This article was printed in the Then & Now issue of British Journal of Photography magazine, available for purchase through the BJP Shop or delivered direct to you with an 1854 Subscription.
Tens of thousands of people perished after the nuclear attacks in Hiroshima and Nagasaki in 1945. Yet the scientists who created the bombs, only consumed their effect through imagery of the mushroom cloud. Stockburger ruminates on this tension in his new work, The Missing Link.
On 06 August 1945, the first nuclear attack was inflicted by the US military in Hiroshima, instantly killing 80,000 people. Three days later, on 09 August, another bomb was dropped on Nagasaki, killing an additional 40,000 people. Tens of thousands more died of radiation and injuries in the weeks that followed, resulting in a death toll of over 200,000 people. Despite the realities of potential nuclear warfare today, its prospect somehow feels far away, rooted in the distant past, reserved for Cold War comic book narratives. While American museums discuss the Manhattan Project’s nuclear invention as a great scientific achievement, Japanese memorials focus on the bombing as a national tragedy. There’s a tension present in the global understanding of the attacks, as well as in our ability to comprehend exactly how nuclear science might affect us in the present moment.
For as long as he can remember, photographer Max Ernst Stockburger has been interested in the physical distance between the actors and events of technological advancement. He grew up in a small town in Bavaria, which also happened to be the home of a US army base. “I was always intrigued by this little microcosm right outside my front door,” he reflects. “I was a teenager when 9/11 happened, and my hometown immediately turned into what looked like a warzone, with US soldiers patrolling German soil.” In 2013, Stockburger started a classic documentary project about the now-defunct base, and the following year, he received a grant from the Japanese government to move to Hiroshima and make new work.
Despite landing in a novel geographic setting, Stockburger could not help but notice the historical presence of the US military – a familiar feeling. “I became interested in the atomic bomb as this ultimate form of technology that generated the ultimate image – that universally-recognizable photograph of a mushroom cloud,” he says. “But it was weird; when I lived there, it was like I couldn’t deal with the subject matter properly.” To his surprise, when he returned to Germany after living in Japan for over a year, his perspective shifted. “When I got home, it was much easier for me to start researching,” he recalls. “I asked myself: if this is how I’m feeling, what was the situation like for the people who actually created the bomb? They were hundreds of thousands of miles away the entire time. The bomb itself is the only physical token that connects these people – none of the scientists went to Hiroshima.”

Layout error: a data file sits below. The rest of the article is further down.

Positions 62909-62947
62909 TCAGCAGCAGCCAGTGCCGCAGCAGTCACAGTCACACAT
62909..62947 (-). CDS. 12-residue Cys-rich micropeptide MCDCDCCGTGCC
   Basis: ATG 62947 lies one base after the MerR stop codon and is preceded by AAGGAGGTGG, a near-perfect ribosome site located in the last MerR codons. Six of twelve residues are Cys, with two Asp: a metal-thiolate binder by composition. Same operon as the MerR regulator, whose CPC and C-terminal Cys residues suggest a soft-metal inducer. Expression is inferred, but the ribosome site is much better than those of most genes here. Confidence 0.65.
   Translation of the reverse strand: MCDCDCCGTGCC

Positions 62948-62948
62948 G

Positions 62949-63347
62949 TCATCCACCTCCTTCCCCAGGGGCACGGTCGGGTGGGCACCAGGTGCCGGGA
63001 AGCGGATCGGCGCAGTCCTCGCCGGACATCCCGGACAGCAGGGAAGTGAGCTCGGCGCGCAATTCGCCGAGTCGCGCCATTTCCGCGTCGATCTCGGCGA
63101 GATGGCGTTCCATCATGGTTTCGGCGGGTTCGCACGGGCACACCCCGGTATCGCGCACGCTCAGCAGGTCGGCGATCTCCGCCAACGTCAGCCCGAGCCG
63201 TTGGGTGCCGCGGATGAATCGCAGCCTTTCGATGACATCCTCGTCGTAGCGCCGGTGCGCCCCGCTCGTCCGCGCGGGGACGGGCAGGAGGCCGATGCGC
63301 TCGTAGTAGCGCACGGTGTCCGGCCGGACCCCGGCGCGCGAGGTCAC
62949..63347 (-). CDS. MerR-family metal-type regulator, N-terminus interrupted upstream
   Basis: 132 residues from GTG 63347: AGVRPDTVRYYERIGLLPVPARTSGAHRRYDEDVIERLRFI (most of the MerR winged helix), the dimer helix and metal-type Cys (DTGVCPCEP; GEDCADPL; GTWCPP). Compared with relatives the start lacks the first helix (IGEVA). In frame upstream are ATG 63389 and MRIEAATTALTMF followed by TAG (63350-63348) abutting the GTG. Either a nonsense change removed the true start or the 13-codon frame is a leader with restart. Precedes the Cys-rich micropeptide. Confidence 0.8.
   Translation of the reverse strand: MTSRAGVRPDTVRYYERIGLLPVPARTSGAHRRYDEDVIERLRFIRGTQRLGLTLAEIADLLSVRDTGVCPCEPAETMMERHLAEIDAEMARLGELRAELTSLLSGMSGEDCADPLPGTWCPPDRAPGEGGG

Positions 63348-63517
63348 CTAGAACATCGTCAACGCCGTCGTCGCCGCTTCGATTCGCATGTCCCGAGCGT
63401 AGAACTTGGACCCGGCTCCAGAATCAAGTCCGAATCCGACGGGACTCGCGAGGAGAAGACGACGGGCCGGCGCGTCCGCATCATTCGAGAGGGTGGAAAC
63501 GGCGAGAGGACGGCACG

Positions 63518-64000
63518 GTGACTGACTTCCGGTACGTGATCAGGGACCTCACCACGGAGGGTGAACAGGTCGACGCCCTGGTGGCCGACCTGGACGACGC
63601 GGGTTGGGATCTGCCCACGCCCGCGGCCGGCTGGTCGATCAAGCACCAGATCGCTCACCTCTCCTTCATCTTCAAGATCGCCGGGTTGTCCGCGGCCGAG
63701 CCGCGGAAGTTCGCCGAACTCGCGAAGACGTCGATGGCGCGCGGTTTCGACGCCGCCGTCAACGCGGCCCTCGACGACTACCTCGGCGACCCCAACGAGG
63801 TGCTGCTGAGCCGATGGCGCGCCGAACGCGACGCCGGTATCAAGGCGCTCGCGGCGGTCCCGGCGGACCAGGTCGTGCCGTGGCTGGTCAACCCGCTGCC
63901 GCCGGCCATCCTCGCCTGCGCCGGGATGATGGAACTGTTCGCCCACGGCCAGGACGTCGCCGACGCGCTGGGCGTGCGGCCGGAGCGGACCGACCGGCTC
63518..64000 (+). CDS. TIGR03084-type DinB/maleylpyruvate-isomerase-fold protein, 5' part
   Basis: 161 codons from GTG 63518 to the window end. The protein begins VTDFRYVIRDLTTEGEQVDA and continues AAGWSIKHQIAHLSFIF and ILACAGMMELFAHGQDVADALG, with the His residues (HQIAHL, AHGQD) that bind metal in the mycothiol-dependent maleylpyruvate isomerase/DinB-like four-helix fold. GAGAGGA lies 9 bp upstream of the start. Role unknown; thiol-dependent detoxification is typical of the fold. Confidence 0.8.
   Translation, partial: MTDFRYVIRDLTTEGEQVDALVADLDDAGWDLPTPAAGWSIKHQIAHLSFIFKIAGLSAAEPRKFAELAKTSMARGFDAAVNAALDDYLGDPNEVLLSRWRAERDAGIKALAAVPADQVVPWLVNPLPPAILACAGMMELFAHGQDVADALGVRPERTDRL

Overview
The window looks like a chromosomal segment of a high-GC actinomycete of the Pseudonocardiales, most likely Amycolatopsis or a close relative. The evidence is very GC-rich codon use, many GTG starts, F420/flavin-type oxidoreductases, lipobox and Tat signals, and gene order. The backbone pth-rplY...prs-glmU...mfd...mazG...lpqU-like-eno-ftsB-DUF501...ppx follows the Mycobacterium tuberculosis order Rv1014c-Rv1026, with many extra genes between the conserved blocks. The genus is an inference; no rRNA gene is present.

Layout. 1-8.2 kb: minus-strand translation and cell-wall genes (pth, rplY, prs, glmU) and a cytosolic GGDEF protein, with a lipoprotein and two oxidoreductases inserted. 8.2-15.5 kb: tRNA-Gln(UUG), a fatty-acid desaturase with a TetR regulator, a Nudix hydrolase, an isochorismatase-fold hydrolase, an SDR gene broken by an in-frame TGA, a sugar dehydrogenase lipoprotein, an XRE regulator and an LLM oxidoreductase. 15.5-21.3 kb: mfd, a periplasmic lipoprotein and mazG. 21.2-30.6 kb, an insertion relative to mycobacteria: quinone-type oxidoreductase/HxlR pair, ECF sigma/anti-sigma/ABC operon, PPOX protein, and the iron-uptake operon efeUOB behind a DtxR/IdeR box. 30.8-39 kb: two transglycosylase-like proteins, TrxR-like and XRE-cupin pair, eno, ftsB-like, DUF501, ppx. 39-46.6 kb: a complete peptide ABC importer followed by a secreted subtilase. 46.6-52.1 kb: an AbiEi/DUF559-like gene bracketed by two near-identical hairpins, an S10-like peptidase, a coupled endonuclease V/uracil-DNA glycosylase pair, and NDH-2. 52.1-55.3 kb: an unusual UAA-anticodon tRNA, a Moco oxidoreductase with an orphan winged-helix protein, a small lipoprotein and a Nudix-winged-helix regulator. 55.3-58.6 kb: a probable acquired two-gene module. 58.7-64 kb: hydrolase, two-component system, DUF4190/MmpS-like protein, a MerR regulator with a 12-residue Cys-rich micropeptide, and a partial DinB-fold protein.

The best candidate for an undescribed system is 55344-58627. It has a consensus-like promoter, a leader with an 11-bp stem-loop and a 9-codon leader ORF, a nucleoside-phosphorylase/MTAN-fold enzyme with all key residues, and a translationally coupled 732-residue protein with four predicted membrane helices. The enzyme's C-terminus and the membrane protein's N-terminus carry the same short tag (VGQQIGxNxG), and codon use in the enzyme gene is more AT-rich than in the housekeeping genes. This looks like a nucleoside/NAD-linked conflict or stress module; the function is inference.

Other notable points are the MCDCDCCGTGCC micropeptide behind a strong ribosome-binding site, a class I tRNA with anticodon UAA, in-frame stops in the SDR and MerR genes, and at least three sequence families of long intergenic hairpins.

Stockburger initiated his research on the Internet, but soon realised that in order to uncover the greater visual history of the bombs, he needed to visit physical archives. He headed back to Japan, first to the Hiroshima Peace Memorial Museum, and then to other institutions in both Hiroshima and Nagasaki. Sifting through images by hand, trying to get a sense of its history, his efforts again came up short. “I started realising that because the US controlled Japan into the 1950s, they took everything they could get their hands on back to their own country. I decided to go to the National Archives in Washington, DC, and it was full of Japanese and Korean people who had to come to the US to research their own history.” In the US, Stockburger travelled to all of the main Manhattan Project archives, continuing his manual search undeterred.
The photographer spent hours each day in the archives, photographing any images he could find. “I started noticing things I hadn’t seen before, like the casual daily life of Americans, and how photography was used as both promotion and documentation,” he says. Stockburger’s own archive consists of over 60,000 photographs – a testament to his obsessive collecting and documentation. “When I started working in the archives, I experienced the difficulty of navigating physical collections. You have to already know what you are looking for. It isn’t like the Internet’s hyperlinked connections and algorithms. I’m sure I missed plenty of photos, simply because I was never aware of exactly what I wanted.”